The season finale contains some good moments but fails to live up to expectations overall
Boardwalk Empire Season3.12 ‘Margate Sands’
Written by: Terence Winter and Howard Korder
Directed by: Tim van Patten
Airs Sunday 9.00pm EST on HBO
This was the show when I thought the talking would stop. Boardwalk Empire, always a little dialogue heavy, had moved itself into prime position for an episode where plotting was kept to a minimum and action to a maximum. The culmination of Nucky’s feud with Gyp Rosetti was going to be violent, bloody and spectacular. Or so I thought.
It didn’t really work out that way. There was violence. There was blood. There was a little bit of spectacle. But, like a fireworks show that begins with the biggest display, this episode managed to so confuse the structure that by the end of it the slaying of Rosetti – instead of being the crowning moment, the fulfilment of weeks of tension – became nothing but a damp squib.
The show started in reverse. Capone, now in league with Nucky (in a deal arranged by Eli, the details of which I cannot remember – probably Nucky has to sell Capone his first born or somesuch) embarks on a war of attrition against Rosetti and his backer Masseria. So we get the guns and the blood, only we get them at the beginning rather than the more traditional format, which saves the killings for the end. The point of showing us all this mayhem, intercut with clips of Atlantic City’s beleaguered Mayor attempting to reassure a pack of howling journos, wasn’t immediately clear. What we were interested in wasn’t the sight of countless anonymous gangsters biting the dust. What we were interested in was the big showdown involving Gyp. Later it became clear that Capone was using Nucky’s predicament as an opportunity to square up to Masseria, but that was much furrowing of the viewer’s brow later.
So we started with a bang. And where to from there? Lots of talking, with Nucky on the phone, orchestrating a scheme to secure his victory of such complexity that I needed to take notes. Obviously, the writers needed something else to cut away to in between calls, so we were given an inconsequential bit of business between Chalky White and Capone to keep us happy, a bit the way a bored dog gets thrown treats. Having the yard outside Nucky’s lair descend into fist fighting every time he picks up the phone, forcing him to go out and tell everyone to play nice, was mildly entertaining and might have worked as comedy if it had been played that way. Which it wasn’t. Add to that a segment devoted to Margaret visiting a doctor for a termination and another convoluted plot strand involving Luciano being conned out of his precious heroin, both of which felt like hasty resolutions to situations which should have been left to develop at a slower pace and I was beginning to wonder if I had wandered into season 4 by mistake.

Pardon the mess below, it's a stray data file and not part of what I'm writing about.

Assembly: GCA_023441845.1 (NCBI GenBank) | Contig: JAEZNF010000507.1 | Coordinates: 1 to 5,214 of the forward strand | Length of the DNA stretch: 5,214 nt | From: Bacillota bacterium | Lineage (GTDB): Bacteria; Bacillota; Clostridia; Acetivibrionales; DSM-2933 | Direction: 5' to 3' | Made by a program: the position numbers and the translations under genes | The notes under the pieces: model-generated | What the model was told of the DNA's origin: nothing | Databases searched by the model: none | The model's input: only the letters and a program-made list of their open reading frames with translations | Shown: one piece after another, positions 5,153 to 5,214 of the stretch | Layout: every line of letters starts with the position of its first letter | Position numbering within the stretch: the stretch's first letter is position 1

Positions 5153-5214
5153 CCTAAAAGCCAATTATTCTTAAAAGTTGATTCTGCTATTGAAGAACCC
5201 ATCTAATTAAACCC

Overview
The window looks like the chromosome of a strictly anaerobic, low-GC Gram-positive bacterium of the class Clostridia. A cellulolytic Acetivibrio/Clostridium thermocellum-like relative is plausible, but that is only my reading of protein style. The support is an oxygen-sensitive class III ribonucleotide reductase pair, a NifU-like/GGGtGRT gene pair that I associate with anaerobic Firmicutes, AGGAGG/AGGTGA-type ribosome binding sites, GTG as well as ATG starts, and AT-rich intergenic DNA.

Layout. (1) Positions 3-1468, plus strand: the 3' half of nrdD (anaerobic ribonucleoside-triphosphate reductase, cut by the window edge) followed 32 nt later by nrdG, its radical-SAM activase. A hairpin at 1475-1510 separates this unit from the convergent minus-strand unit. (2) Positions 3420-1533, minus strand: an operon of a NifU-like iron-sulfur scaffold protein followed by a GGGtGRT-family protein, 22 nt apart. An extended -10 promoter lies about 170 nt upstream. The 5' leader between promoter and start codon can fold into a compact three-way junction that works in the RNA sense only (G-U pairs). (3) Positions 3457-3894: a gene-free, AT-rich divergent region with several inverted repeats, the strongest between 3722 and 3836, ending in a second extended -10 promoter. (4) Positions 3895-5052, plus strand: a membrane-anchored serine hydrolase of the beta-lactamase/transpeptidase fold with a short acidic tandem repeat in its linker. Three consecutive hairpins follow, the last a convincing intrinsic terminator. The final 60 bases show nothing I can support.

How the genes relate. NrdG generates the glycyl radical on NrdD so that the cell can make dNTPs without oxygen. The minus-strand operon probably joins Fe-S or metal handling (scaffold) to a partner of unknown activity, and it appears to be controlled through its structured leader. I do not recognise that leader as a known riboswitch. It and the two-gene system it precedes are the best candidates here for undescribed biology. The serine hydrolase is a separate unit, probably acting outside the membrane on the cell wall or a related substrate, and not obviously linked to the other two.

But there were good moments too. After a lengthy scene where Bobby Cannavale played striptease with the ladies in the audience and Gretchen Mol made thousands of fifteen year old boys very happy by appearing in an outfit composed mostly of nothing and both of them exchanged incomprehensible dialogue involving monkeys and a basic lack of understanding about human anatomy, Richard Harrow made a much needed appearance and shot everyone. Except Cannavale/Rosetti who had escaped moments sooner. It was a satisfactory bloodbath, even if it did happen very conveniently just before the arrival of Nucky and Eli, who arrived expecting to take on fifty gangsters while armed with a single gun each. Again, the action seemed back to front – how much better it would have played if Harrow had appeared just as the Thomson twins were about to be overwhelmed…but it was not to be. Nucky and Eli escaped without a scratch, the only damage being to Steve Buscemi’s aplomb as he attemped to work out what the ‘terrible thing’ was that Gillian Darmody claimed Gyp Rosetti had done to her.
As for Rosetti – the well signposted end came at last, delivered et tu Brute style by one of his minions, depriving us of the final confrontation between him and Nucky towards which the whole season seemed to lead. Even so, there was a neat circularity in Rosetti going out where he came in – on the headland – only this time the victim rather than the perpetrator of violence.
And the loose ends were left temptingly unwound, ready for us to follow them into next year. What will become of Van Alden? How will the feud between Capone and Masseria play out? Will Margaret return to Nucky? What will Rothstein do once he figures out how Nucky has played him? I might not have liked the ending to this season, but I’m getting comfort by telling myself it’s actually only the beginning of something better.